One-thousand-dollar-per-ton prices, as good as they sounded at the time, might have been the worst thing to happen to the peanut industry, says Nathan Smith, University of Georgia Extension economist.
“As an industry, we’re probably going to regret $1,000-per-ton peanuts,” says Smith, referring to the run-up in prices last year caused by a peanut shortage. This year, there will be no such shortage, he says.
“We’ve got a flood of peanuts coming, and they’ll have to be moved somewhere this coming year,” says Smith.
“Our planted acres also were up this year. Our certified acres came out in mid-August, and they jumped up to a little more than 1.6 million after a little more than 1.1 million acres last year. There’s a huge estimate for yield, at 3,700 pounds per acre. We’ll have a really big crop this year.”
According to the October USDA crop production report, U.S. peanut growers planted 1.636 acres this year compared with 1.1 million acres in 2011. Yield per acre is predicted at 3,832 pounds compared with last year’s crop that averaged 3,386 pounds per acre.
Georgia’s estimated average yield is 4,150 pounds per acre, far exceeding the state’s record-high yield.
Peanut use, on the other hand, has slowed, says Smith.
“We’re seeing a similar situation as we saw in 2009, where we had a big carryover, and then prices went down in 2010,” he says.
The high average yield prediction is a result of more than 75 percent of the crop being in good to excellent condition, he says. The previous record-high average yield was set in 2009, when more than 70 percent of the crop was in the good to excellent range.
“It is a very good looking crop that was planted early, so planting and pegging were ahead of schedule. Crops are maturing slower this year, but growers are still making a big crop.
“We could very easily be at two tons per acre in Georgia when it’s all said and done.
“Using the U.S. trend yield, I would have figured this year’s yield to be around 3,450 pounds per acre. Looking at all peanut-producing states, most are not only above 3,000 pounds per acre but above 3,500 pounds.
“Arkansas could be on the USDA chart next year as a major peanut-producing state, because they have about 18,000 acres this year, according to FSA numbers.”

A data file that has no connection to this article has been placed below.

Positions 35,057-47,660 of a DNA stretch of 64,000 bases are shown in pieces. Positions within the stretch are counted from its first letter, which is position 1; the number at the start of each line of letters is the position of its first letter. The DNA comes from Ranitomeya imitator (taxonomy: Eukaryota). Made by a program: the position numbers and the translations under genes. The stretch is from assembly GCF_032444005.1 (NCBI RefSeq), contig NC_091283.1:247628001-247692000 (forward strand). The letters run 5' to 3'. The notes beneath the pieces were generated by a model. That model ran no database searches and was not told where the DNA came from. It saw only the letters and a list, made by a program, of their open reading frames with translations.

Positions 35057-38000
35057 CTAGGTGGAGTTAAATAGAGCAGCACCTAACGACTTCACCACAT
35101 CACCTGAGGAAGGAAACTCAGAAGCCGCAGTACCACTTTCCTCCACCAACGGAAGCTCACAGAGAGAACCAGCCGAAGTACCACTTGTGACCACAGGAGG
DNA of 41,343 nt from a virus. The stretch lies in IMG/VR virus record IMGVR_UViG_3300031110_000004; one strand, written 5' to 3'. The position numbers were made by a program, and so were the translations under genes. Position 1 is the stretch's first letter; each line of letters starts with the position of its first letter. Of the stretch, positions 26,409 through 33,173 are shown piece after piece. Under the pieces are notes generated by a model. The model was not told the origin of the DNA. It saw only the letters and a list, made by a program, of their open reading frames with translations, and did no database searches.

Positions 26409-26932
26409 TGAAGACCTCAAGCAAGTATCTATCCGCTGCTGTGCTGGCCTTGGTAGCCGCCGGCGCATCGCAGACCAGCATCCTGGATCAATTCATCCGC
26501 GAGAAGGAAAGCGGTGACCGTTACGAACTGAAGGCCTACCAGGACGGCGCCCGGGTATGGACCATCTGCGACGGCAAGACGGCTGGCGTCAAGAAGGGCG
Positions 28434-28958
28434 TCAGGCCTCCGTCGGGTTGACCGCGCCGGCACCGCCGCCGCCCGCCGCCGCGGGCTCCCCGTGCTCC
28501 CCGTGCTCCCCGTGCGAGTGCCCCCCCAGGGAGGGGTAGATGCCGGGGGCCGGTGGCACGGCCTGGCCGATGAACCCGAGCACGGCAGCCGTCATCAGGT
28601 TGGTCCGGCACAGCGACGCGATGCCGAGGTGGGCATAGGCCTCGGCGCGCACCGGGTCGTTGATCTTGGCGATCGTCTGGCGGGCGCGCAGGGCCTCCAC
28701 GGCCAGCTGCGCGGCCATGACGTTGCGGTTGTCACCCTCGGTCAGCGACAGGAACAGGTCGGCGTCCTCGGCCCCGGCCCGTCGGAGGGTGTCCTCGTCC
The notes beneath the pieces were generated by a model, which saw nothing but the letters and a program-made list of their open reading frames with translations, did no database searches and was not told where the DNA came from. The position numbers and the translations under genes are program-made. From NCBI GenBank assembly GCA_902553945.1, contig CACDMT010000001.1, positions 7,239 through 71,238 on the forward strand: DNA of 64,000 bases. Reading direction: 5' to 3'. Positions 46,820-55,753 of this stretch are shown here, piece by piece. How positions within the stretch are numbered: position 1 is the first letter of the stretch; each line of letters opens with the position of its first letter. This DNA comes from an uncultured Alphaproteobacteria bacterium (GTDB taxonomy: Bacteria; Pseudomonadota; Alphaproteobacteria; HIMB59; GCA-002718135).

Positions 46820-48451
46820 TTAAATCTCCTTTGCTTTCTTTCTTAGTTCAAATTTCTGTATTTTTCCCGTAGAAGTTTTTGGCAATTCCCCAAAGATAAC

States likely to set record-high yields this year include Florida, Georgia, Texas and possibly North Carolina.
“So we’re looking at a big carryover from this year’s crop, double that of last year. We’ll have slightly less than next year’s use just in carryover.
“Looking at peanuts in cold storage, it has gotten tighter this year than in 2011. From a stocks-to-use ratio, it’s the lowest level we’ve had in years at 500,000 tons. That’s a little over two months of supply, and they like to have at least three months of carryover.”
If the U.S. ends up with a 3 million ton crop compared to 1.8 million tons last year, and there’s an increase in total use of about 2 percent, then there will be about 1.2 million tons in carryover, says Smith.
“I think we’ll have some increase in use, so I’m forecasting about 10 percent increase in domestic use. With a 3,700-pound U.S. yield, we’ll have about a 1.1 million-ton carryover.”
Imports have doubled this year because of last year’s short crop, at about 150,000 tons, says Smith. In a normal year, imports run at about 60,000 to 70,000. This led to prices increases for peanut butter and other peanut products, he says.
“We were looking good on use until they adjusted stocks-to-use processing numbers. On shelled edible use, we used about the same amount — 2 million tons — as the previous year for candy, peanut butter and snacks. Demand basically leveled off, with no growth for this past year.”
Exports are expected to increase some this year because of the lower value of the dollar, says Smith.